The increase in the number and size of megacities worldwide is creating a huge challenge and the application of Geoscientific knowledge to engineering, supports the design and construction of infrastructure at all scales (eg dams, roads, tunnels, buildings, airstrips, ports, pipelines, etc.).

Geodiversity is the basis for the landscapes that underpins geotourism (such as mountains, caves and coasts) which produces and has the potential to produce significant economic benefits for local populations. Landscapes provide an identity for local and indigenous communities and attract individuals to explore the world in their leisure time.

What is the importance of International Geodiversity Day?

The United Nations (UN) has been spearheading the campaign called the United Nations Sustainable Development Goals (UNSDGs) which includes 17 goals to achieve a new and a sustainable future which would be equitable, greener, healthier and more peaceful.


These 17 goals are: 1) No Poverty, 2) Zero Hunger, 3) Good Health And Wellbeing, 4) Quality Education, 5) Gender Equality, 6) Clean Water And Sanitization, 7) Affordable And Clean Energy, 8) Decent Work And Economic Growth, 9) Industry, Innovation And Infrastructure, 10) Reduced Inequalities, 11) Sustainable Cities And Communities, 12) Responsible Consumption And Production, 13) Climate Action, 14) Life Below Water, 15) Life On Land, 16) Peace Justice And Strong Institutions, 17) Partnerships For The Goals.

Geodiversity plays an important role in many, if not all of these sustainable development goals whether it is about clean water for communities around the world, or securing the copper we need to build the wind turbines for green energy, or protecting our landscapes so that the next generation can enjoy nature.

UNESCO’s important contributions include: International Geoscience And Geoparks Programme (IGGP) and International Geoscience Programme (IGCP). Geodiversity is not just only about really important and internationally significant geological sites or world heritage sites or UNESCO’s Global Geoparks, but, geodiversity is everywhere and influences everything.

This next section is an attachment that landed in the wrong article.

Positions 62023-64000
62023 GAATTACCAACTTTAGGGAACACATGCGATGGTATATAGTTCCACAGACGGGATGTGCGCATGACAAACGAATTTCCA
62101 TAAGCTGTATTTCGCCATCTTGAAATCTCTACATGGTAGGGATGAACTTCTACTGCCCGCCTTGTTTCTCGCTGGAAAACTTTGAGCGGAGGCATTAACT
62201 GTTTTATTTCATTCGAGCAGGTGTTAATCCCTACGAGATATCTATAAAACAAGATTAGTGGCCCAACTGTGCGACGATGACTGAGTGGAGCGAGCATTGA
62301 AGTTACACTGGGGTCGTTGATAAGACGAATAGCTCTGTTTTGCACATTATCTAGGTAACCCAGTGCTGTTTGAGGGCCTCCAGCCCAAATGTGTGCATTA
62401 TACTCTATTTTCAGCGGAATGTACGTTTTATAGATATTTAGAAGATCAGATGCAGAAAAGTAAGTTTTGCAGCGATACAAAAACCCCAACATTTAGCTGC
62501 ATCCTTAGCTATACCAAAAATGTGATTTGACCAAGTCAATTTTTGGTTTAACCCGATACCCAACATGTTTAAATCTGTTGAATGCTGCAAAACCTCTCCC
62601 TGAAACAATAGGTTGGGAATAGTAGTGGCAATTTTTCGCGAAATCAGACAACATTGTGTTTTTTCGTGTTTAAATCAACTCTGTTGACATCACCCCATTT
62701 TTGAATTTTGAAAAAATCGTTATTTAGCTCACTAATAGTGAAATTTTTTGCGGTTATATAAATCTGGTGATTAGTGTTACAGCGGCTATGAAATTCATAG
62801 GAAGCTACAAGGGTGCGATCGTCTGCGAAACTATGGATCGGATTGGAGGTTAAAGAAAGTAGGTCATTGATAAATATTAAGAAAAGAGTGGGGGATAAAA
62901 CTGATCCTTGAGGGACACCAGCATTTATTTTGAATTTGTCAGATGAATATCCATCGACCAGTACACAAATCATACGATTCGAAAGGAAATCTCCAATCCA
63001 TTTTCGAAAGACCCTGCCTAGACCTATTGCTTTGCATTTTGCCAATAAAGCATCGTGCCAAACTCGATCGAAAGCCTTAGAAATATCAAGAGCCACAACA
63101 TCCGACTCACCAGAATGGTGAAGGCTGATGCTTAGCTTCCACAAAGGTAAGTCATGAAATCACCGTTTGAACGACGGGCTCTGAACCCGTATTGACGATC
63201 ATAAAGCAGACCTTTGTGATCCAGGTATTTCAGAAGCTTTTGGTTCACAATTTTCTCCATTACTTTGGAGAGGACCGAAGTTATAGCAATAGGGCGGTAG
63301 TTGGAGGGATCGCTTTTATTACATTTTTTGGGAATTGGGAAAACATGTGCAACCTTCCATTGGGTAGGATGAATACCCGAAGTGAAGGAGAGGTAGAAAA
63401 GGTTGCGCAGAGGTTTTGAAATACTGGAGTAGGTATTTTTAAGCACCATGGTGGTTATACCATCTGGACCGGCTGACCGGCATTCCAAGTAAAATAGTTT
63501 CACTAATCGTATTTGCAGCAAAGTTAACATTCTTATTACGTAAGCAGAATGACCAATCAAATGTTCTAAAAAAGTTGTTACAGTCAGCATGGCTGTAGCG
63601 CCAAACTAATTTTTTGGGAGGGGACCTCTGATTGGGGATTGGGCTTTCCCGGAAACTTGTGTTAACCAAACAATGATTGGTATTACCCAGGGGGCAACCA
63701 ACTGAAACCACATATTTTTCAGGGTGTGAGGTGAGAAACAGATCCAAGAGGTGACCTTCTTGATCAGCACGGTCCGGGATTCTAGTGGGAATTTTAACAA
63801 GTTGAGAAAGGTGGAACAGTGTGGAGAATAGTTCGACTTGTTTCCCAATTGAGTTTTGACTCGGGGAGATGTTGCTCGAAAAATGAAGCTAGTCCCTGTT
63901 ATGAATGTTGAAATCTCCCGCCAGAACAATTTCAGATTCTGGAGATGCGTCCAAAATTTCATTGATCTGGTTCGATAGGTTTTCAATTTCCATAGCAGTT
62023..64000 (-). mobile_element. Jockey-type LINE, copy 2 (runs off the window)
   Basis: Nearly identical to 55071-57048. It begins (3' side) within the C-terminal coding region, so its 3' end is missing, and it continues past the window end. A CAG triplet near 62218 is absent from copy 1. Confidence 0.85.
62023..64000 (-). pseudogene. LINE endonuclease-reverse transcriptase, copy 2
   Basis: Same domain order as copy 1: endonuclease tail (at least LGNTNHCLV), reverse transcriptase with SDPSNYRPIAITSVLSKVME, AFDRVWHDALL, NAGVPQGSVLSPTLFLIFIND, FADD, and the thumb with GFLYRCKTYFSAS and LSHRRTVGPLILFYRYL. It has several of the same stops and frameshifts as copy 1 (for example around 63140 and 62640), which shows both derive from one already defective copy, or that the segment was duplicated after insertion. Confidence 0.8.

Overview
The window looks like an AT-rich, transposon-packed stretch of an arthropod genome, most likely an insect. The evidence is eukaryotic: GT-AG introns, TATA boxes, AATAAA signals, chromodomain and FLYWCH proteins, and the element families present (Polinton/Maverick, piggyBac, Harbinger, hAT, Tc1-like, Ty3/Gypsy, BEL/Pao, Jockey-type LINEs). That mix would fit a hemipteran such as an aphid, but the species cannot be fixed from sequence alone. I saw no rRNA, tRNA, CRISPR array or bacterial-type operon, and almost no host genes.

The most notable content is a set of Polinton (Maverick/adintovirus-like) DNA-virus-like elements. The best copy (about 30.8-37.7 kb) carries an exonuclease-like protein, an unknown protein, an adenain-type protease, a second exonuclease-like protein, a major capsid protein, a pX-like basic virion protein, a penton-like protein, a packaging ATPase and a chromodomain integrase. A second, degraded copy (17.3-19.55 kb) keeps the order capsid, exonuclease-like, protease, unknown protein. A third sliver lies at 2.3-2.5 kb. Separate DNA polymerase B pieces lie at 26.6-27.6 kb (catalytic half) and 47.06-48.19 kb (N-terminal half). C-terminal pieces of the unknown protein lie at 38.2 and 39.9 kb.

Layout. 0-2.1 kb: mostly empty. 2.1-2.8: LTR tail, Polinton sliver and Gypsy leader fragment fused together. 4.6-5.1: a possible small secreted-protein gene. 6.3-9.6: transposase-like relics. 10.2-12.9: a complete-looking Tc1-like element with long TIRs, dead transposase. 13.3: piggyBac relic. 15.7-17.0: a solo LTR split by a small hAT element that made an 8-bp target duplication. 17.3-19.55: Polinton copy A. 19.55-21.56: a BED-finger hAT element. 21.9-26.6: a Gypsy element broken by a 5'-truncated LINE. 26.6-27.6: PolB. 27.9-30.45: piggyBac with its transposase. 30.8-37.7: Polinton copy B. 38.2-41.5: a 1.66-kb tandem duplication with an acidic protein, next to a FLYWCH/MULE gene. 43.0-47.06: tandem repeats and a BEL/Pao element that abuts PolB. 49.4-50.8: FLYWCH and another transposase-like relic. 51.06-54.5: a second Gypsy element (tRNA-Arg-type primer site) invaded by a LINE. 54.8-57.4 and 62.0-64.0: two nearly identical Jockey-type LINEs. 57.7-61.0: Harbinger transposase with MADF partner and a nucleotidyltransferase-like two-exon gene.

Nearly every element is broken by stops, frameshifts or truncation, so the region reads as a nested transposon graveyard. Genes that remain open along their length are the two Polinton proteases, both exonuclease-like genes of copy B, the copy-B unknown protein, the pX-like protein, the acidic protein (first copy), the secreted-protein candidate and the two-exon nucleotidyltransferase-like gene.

Geoheritage Sites in Manipur

Manipur’s Loktak Lake has been declared as a Geoheritage Site by the Geological Survey Of India (GSI). Loktak Lake is indeed an important example of geodiversity and geotourism with its tremendous influence on our citizens. This ancient lake not only plays an important role in the economy of the locals and the state, but also serves as a source of water for hydropower generation, irrigation and drinking water supply. But, for us, not only the Loktak Lake, our hills, our rivers, our valleys and our plains have always been and will always be our heritage sites as they are the bases for our cultural identity.

Natural laboratory

Geodiversity acts as a natural laboratory and a textbook that teaches our new generations about Earth’s history, sustainable use of the Earth's resources and the science which is necessary to overcome the future challenges. Geodiversity is the foundation of communities, and an intrinsic part of humanity’s relationship with nature.

Despite the multitude of services that geodiversity provides, most people are not aware of how dependent on it we are as a society. For this reason, we need to promote a better understanding of the Earth’s dynamic processes, so that citizens can make informed policy choices that will foster a more sustainable society for the future.

So, for one day a year (6 October) the world comes together to remember the influence that geodiversity has, to educate the new generation, to inspire the new set of geoscientists to solve the problems in future and to help policy makers make the right decisions. So, let us celebrate International Geodiversity Day!



First published:


environmentSustainable Development Goalsplanet earthGeodiversity heritageInternational Geodiversity Day

Ch Anup Sharma

Ch Anup Sharma

The writer is Guest Faculty, Department of Geology, Imphal College, Manipur